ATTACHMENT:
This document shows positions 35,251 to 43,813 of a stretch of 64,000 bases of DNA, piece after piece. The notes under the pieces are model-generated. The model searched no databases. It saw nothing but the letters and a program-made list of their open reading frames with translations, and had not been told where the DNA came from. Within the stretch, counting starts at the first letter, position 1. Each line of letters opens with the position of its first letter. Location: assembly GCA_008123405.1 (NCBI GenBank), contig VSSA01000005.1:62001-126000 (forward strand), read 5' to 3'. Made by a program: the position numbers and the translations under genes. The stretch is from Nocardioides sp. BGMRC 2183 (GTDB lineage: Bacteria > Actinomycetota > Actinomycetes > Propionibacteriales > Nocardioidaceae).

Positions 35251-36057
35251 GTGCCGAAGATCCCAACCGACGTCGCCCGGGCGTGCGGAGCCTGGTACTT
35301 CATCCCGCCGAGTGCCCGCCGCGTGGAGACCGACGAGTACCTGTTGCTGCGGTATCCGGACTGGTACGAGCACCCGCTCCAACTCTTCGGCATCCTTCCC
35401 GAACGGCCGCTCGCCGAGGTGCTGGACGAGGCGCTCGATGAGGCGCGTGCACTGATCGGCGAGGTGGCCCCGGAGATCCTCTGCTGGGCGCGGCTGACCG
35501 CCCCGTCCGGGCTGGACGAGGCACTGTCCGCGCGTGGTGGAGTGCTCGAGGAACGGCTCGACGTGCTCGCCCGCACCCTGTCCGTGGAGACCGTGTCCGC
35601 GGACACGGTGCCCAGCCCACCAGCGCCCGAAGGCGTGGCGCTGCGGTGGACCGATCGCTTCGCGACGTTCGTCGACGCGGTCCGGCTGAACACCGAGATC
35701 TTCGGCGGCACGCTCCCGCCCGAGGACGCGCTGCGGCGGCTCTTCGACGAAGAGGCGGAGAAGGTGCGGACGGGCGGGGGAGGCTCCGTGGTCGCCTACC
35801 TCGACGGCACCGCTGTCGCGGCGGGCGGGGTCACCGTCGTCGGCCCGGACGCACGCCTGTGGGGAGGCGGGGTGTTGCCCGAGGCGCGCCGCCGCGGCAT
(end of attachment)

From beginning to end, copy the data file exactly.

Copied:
This document shows positions 35,251 to 43,813 of a stretch of 64,000 bases of DNA, piece after piece. The notes under the pieces are model-generated. The model searched no databases. It saw nothing but the letters and a program-made list of their open reading frames with translations, and had not been told where the DNA came from. Within the stretch, counting starts at the first letter, position 1. Each line of letters opens with the position of its first letter. Location: assembly GCA_008123405.1 (NCBI GenBank), contig VSSA01000005.1:62001-126000 (forward strand), read 5' to 3'. Made by a program: the position numbers and the translations under genes. The stretch is from Nocardioides sp. BGMRC 2183 (GTDB lineage: Bacteria > Actinomycetota > Actinomycetes > Propionibacteriales > Nocardioidaceae).

Positions 35251-36057
35251 GTGCCGAAGATCCCAACCGACGTCGCCCGGGCGTGCGGAGCCTGGTACTT
35301 CATCCCGCCGAGTGCCCGCCGCGTGGAGACCGACGAGTACCTGTTGCTGCGGTATCCGGACTGGTACGAGCACCCGCTCCAACTCTTCGGCATCCTTCCC
35401 GAACGGCCGCTCGCCGAGGTGCTGGACGAGGCGCTCGATGAGGCGCGTGCACTGATCGGCGAGGTGGCCCCGGAGATCCTCTGCTGGGCGCGGCTGACCG
35501 CCCCGTCCGGGCTGGACGAGGCACTGTCCGCGCGTGGTGGAGTGCTCGAGGAACGGCTCGACGTGCTCGCCCGCACCCTGTCCGTGGAGACCGTGTCCGC
35601 GGACACGGTGCCCAGCCCACCAGCGCCCGAAGGCGTGGCGCTGCGGTGGACCGATCGCTTCGCGACGTTCGTCGACGCGGTCCGGCTGAACACCGAGATC
35701 TTCGGCGGCACGCTCCCGCCCGAGGACGCGCTGCGGCGGCTCTTCGACGAAGAGGCGGAGAAGGTGCGGACGGGCGGGGGAGGCTCCGTGGTCGCCTACC
35801 TCGACGGCACCGCTGTCGCGGCGGGCGGGGTCACCGTCGTCGGCCCGGACGCACGCCTGTGGGGAGGCGGGGTGTTGCCCGAGGCGCGCCGCCGCGGCAT